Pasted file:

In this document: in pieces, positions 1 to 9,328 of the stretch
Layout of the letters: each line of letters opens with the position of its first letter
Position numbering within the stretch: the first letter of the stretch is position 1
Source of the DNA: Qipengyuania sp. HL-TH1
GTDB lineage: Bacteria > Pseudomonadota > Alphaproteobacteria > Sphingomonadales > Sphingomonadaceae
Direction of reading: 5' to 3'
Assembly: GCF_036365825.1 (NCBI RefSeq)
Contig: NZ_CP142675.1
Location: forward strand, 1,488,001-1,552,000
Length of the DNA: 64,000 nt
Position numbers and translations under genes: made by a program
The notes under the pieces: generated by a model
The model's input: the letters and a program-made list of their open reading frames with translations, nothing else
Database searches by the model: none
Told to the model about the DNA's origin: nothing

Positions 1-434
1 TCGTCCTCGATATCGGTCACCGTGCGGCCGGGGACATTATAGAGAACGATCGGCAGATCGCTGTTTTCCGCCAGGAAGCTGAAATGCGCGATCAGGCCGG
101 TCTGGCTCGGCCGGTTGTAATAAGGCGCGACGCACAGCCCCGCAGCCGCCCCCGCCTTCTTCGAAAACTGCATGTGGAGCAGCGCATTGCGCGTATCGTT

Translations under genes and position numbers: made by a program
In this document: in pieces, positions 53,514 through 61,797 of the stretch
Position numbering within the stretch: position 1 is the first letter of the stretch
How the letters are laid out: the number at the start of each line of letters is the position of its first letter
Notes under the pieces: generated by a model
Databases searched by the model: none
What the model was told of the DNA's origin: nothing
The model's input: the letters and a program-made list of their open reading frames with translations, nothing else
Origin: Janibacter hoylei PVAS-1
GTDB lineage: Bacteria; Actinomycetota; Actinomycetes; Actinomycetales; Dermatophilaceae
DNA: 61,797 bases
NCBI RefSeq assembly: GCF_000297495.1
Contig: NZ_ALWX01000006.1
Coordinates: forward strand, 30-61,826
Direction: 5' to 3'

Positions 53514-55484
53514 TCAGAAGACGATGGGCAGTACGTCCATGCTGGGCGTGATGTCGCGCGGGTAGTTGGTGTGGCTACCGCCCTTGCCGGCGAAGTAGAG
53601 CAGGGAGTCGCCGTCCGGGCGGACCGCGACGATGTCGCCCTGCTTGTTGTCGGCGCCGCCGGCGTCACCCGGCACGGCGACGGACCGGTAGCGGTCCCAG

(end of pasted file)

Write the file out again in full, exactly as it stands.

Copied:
In this document: in pieces, positions 1 to 9,328 of the stretch
Layout of the letters: each line of letters opens with the position of its first letter
Position numbering within the stretch: the first letter of the stretch is position 1
Source of the DNA: Qipengyuania sp. HL-TH1
GTDB lineage: Bacteria > Pseudomonadota > Alphaproteobacteria > Sphingomonadales > Sphingomonadaceae
Direction of reading: 5' to 3'
Assembly: GCF_036365825.1 (NCBI RefSeq)
Contig: NZ_CP142675.1
Location: forward strand, 1,488,001-1,552,000
Length of the DNA: 64,000 nt
Position numbers and translations under genes: made by a program
The notes under the pieces: generated by a model
The model's input: the letters and a program-made list of their open reading frames with translations, nothing else
Database searches by the model: none
Told to the model about the DNA's origin: nothing

Positions 1-434
1 TCGTCCTCGATATCGGTCACCGTGCGGCCGGGGACATTATAGAGAACGATCGGCAGATCGCTGTTTTCCGCCAGGAAGCTGAAATGCGCGATCAGGCCGG
101 TCTGGCTCGGCCGGTTGTAATAAGGCGCGACGCACAGCCCCGCAGCCGCCCCCGCCTTCTTCGAAAACTGCATGTGGAGCAGCGCATTGCGCGTATCGTT

Translations under genes and position numbers: made by a program
In this document: in pieces, positions 53,514 through 61,797 of the stretch
Position numbering within the stretch: position 1 is the first letter of the stretch
How the letters are laid out: the number at the start of each line of letters is the position of its first letter
Notes under the pieces: generated by a model
Databases searched by the model: none
What the model was told of the DNA's origin: nothing
The model's input: the letters and a program-made list of their open reading frames with translations, nothing else
Origin: Janibacter hoylei PVAS-1
GTDB lineage: Bacteria; Actinomycetota; Actinomycetes; Actinomycetales; Dermatophilaceae
DNA: 61,797 bases
NCBI RefSeq assembly: GCF_000297495.1
Contig: NZ_ALWX01000006.1
Coordinates: forward strand, 30-61,826
Direction: 5' to 3'

Positions 53514-55484
53514 TCAGAAGACGATGGGCAGTACGTCCATGCTGGGCGTGATGTCGCGCGGGTAGTTGGTGTGGCTACCGCCCTTGCCGGCGAAGTAGAG
53601 CAGGGAGTCGCCGTCCGGGCGGACCGCGACGATGTCGCCCTGCTTGTTGTCGGCGCCGCCGGCGTCACCCGGCACGGCGACGGACCGGTAGCGGTCCCAG